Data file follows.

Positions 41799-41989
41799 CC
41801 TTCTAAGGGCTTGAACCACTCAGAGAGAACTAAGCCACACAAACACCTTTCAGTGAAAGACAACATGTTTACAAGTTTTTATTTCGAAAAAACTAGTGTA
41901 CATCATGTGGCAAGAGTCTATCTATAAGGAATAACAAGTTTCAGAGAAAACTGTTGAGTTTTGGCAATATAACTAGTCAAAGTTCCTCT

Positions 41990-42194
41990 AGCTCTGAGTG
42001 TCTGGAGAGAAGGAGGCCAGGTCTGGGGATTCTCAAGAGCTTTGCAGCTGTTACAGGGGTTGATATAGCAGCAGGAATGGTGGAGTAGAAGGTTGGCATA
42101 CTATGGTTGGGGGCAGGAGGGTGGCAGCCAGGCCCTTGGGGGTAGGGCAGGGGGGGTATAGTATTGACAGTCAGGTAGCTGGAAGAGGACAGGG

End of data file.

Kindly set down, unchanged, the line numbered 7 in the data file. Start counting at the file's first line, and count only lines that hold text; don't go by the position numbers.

42001 TCTGGAGAGAAGGAGGCCAGGTCTGGGGATTCTCAAGAGCTTTGCAGCTGTTACAGGGGTTGATATAGCAGCAGGAATGGTGGAGTAGAAGGTTGGCATA